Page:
Where have all the donkeys gone? Burkina Faso's export dilemma

Where have all the donkeys gone? Burkina Faso's export dilemma

OUAGADOUGOU - In the small Burkina Faso village of Balole, where farmers struggle to grow tomatoes, cabbages and aubergines, angry youngsters armed with batons and machetes are barring entry to the slaughterhouse.

Fed up with the foul smell and pollution blamed on the slaughter of donkeys in the local abattoir of Balole, dozens of villagers have ransacked the building and blocked its entrance ever since

A sickening stench from dozens of rotting donkey carcasses hangs in the air.

This is the flipside of Burkina's booming trade with Asia in donkey meat and donkey hides.

Fed up with the foul smell and pollution blamed on the slaughter, dozens of villagers earlier this month ransacked the abattoir and have blocked its entrance ever since.

Eating donkey meat is nothing new in parts of the west African country, where some believe the flesh has medicinal virtues and can even cure measles.

But the export of donkey meat and hides, notably to China and Vietnam, has flourished beyond measure in recent years, triggering some controversy.

"More than 45,000 donkeys have been slaughtered in less than six months" out of an estimated total of 1.5 million, says government spokesman Remi Fulgance Dandjinou.

"The subject has come up twice in cabinet meetings and the ministry of animal resources has been told to find ways of regulating the slaughter."

Burkina's customs service, quoted by the Sidwaya daily paper, said 19 tonnes of donkey hides had been flown to Hong Kong alone between October 2015 and January 2016.

Rising demand for hides has driven prices up drastically, from a mere 2,000 CFA francs (three euros) apiece to between 30,000 and 50,000 CFA francs (40 to 76 euros).

"A donkey that cost 50,000 CFA francs a couple of years ago now sells for between 70,000 and 90,000," says Issouf Kombassere, a donkey butcher in Saaba, a rural area in the centre of the country.

Some fear the roaring trade could see donkeys disappear altogether in Burkina Faso, one of the world's poorest nations where the beasts are used for transport.

Females take a year to bear their young and need two years between each birth.

- 'No fresh water left' -

In Balole, which is around 25 kilometres (15 miles) west of the capital Ouagadougou, villagers took matters into their own hands when their vegetables wilted in the soil due to toxic runoff from the plant.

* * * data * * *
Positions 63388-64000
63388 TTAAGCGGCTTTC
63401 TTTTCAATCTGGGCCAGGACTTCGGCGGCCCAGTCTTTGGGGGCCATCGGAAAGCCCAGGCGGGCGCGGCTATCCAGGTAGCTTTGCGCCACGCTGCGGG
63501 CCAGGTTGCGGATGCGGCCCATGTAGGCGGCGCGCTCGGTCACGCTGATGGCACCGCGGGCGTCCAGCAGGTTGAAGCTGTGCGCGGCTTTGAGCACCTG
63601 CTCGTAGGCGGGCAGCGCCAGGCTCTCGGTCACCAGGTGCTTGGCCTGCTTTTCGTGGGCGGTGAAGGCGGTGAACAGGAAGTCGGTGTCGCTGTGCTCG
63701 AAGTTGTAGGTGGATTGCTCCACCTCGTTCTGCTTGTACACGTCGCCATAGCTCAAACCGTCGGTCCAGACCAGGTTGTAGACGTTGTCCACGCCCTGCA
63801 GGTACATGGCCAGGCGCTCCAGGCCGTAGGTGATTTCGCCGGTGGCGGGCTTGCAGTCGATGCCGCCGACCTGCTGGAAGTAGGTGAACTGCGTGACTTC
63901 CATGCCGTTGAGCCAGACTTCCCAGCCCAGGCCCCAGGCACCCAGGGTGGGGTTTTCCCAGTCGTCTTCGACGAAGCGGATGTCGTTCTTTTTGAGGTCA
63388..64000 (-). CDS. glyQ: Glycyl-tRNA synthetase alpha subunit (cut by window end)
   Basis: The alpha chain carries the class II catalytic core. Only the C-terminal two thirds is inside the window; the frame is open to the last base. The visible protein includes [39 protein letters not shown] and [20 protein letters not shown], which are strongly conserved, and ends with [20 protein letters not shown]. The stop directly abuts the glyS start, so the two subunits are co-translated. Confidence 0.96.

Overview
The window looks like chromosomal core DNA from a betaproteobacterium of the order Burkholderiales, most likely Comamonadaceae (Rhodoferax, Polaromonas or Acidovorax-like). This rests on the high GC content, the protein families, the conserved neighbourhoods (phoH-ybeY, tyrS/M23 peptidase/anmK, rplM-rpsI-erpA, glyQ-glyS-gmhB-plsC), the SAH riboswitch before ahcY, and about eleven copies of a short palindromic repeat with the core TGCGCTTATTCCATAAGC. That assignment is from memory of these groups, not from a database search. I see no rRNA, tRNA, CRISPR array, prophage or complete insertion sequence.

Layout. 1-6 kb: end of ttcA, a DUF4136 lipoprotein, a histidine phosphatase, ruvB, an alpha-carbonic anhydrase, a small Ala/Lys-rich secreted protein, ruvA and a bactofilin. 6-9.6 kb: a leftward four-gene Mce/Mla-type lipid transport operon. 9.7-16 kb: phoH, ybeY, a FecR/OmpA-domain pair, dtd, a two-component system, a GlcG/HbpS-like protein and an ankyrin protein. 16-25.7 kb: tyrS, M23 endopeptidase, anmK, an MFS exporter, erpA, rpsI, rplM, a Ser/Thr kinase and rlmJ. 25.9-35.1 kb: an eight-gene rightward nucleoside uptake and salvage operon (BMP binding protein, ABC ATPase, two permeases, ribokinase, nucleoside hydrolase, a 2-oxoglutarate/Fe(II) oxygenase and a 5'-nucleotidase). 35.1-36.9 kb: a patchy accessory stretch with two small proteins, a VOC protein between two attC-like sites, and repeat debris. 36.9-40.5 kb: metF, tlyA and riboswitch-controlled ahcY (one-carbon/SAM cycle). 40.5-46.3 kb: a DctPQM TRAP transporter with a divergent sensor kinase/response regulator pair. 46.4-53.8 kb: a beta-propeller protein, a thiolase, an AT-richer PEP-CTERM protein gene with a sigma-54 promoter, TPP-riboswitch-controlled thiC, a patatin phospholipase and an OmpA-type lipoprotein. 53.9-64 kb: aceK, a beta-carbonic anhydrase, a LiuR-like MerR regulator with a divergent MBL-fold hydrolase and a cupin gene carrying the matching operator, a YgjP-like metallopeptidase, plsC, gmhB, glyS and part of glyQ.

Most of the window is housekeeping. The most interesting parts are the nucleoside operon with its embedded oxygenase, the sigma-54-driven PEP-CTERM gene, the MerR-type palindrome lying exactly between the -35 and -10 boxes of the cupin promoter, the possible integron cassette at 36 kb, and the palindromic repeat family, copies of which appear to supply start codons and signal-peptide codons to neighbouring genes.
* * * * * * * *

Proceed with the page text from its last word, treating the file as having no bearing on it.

As part of their protests, they let hundreds of animals loose.

"More than 400 now are in the bush. Some that were sick or very hungry are dying and infecting the village even more," said Karim Simpore, the villager who says he led the July 11 raid.

The abattoir, built in 2011, was rented out to a French businessman and his Chinese partners by the local owner. The managers of the slaughterhouse declined to comment on developments.

Their company, Best Trade Center, exported exclusively to Asia, with hides mainly for China and meat going to Vietnam, the authorities and several witnesses told AFP.

"Four trucks full of donkeys would arrive every day, from Burkina, Mali and even Mauritania," Simpore said. "They'd slaughter 150 to 200 donkeys a day."

During an inspection more than 85 donkey corpses were found on the premises "decomposing with worms coming out," water and forestry official Christophe Bazie told AFP.

He said the firm was fined one million CFA francs (15,000 euros) for abandoning harmful waste, but that fines could be 10 times higher or even be jail terms.

Local farmer Simpore said that when the business began, there seemed to be no problems.

"But once the first rains fell, water washed the blood and the offal from the abattoir to the wells and streams, so there was no fresh water left to drink."

"Now the vegetable patches are polluted... tomato plants, cabbages, aubergines... they're all dying," said Simpore, surrounded by the group of baton-wielding youngsters.

"There'll never be a single donkey slaughtered here ever again," said one of the protesters, Ali Ouedraogo.

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